Discrimination against gay athletes on sports agenda
At a recent sports conference in Reykjavik, Iceland, hundreds of leading media professionals, academics, and officials met to discuss controversial issues in the sports world.
Among those topics, which included changes to the current doping policy, was addressing the discrimination against the growing number of gay athletes.
“Play the Game” is an independent institution which aims to strengthen the basic ethical values of sport and encourage democracy, transparency and freedom of expression in world sport.
Over the past 10 years, the conference has achieved a unique status as “the only platform in international sport where qualified critics and high-ranking sports officials engage in unrestricted and constructive debates about the main challenges to modern sport,” according to the forum website.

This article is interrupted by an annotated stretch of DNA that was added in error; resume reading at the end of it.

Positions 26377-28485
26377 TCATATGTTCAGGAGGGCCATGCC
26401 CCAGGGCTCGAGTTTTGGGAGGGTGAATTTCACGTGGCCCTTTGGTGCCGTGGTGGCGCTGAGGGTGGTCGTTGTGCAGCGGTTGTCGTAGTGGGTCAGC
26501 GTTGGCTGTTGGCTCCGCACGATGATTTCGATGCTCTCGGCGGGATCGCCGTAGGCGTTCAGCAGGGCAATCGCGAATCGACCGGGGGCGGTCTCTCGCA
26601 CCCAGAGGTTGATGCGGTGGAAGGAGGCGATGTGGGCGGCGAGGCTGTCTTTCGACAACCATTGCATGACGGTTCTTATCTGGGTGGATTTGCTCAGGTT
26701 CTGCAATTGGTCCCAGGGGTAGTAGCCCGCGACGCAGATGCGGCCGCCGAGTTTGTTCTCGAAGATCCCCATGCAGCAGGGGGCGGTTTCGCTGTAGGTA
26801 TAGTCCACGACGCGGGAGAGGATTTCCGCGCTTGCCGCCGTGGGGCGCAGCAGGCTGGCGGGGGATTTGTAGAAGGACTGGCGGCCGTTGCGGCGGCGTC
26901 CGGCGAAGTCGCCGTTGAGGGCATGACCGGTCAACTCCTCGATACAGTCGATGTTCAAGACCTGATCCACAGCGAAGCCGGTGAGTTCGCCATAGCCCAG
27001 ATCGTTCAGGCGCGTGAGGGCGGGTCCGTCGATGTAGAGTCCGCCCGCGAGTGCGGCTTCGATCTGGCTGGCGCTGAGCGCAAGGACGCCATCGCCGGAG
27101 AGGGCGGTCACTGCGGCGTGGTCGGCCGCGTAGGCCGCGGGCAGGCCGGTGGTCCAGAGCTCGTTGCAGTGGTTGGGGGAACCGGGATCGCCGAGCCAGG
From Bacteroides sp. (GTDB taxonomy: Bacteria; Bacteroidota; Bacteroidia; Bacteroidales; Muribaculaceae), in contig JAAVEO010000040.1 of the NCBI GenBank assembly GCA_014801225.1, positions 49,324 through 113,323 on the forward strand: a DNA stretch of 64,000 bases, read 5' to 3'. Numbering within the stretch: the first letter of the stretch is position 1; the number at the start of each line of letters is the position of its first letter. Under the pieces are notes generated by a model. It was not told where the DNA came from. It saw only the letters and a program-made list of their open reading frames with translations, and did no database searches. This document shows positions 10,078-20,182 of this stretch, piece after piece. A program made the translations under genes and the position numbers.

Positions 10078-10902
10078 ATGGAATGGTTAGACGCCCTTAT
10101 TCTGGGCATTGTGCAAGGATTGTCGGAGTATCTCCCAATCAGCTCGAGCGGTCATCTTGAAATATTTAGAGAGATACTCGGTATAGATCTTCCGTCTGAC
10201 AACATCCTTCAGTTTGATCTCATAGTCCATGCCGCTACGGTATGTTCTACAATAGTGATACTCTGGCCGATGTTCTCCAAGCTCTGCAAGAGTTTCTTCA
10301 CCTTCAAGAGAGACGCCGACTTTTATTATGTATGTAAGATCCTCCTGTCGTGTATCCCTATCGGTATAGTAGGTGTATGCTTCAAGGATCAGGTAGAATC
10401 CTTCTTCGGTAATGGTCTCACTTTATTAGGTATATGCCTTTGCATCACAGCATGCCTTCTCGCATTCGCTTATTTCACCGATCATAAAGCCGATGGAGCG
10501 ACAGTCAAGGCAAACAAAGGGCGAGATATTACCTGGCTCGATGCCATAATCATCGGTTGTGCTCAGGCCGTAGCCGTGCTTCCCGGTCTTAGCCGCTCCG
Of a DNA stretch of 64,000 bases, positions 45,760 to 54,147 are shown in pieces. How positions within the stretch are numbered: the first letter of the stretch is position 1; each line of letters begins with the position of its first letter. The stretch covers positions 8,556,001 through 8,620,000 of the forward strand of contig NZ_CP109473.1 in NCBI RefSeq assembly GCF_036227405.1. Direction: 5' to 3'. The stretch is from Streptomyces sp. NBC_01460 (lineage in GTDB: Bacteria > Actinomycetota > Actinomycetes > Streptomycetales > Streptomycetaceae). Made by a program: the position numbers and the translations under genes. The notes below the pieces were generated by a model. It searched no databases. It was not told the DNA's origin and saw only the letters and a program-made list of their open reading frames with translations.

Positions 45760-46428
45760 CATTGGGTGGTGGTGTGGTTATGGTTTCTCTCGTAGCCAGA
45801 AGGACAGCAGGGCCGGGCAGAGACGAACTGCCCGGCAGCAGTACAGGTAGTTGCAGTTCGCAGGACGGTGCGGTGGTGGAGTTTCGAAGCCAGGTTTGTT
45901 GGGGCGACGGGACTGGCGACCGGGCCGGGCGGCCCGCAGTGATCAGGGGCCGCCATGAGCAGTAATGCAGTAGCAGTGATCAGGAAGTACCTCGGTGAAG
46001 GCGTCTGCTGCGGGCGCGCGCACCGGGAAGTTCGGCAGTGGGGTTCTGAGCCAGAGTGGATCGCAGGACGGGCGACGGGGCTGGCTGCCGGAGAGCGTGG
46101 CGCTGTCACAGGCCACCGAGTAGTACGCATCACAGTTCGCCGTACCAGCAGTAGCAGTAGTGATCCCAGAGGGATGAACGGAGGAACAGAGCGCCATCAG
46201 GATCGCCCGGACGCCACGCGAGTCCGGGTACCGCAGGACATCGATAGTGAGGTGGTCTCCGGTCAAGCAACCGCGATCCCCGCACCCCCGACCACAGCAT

Canadian Roger LeBlanc, a leading researcher in the field of gay athletes, addressed a growing concern, which he referred to as “the conspiracy to silence gay athletes.”
“Many homosexuals stop doing sport in their teenage years because they feel tyrannised or left out by their team players.
“In defiance of that, homosexuality is getting more acceptable in society, it doesn’t seem to be the case in the athlete world.
“Primarily in male contact team sports,” he said in his speech to the committee.
LeBlanc stated that while many sports organisations don’t specifically exclude gay athletes, they don’t have a policy to include them and create an environment where it is possible to be open about their sexuality.
As the 2008 Beijing Olympics approaches, LeBlanc and the forum organisers encourage athletic organisations to help end discrimination by allowing an open door policy of discussing discrimination issues.
Dylan Vox © 2007 GayWired.com; All Rights Reserved.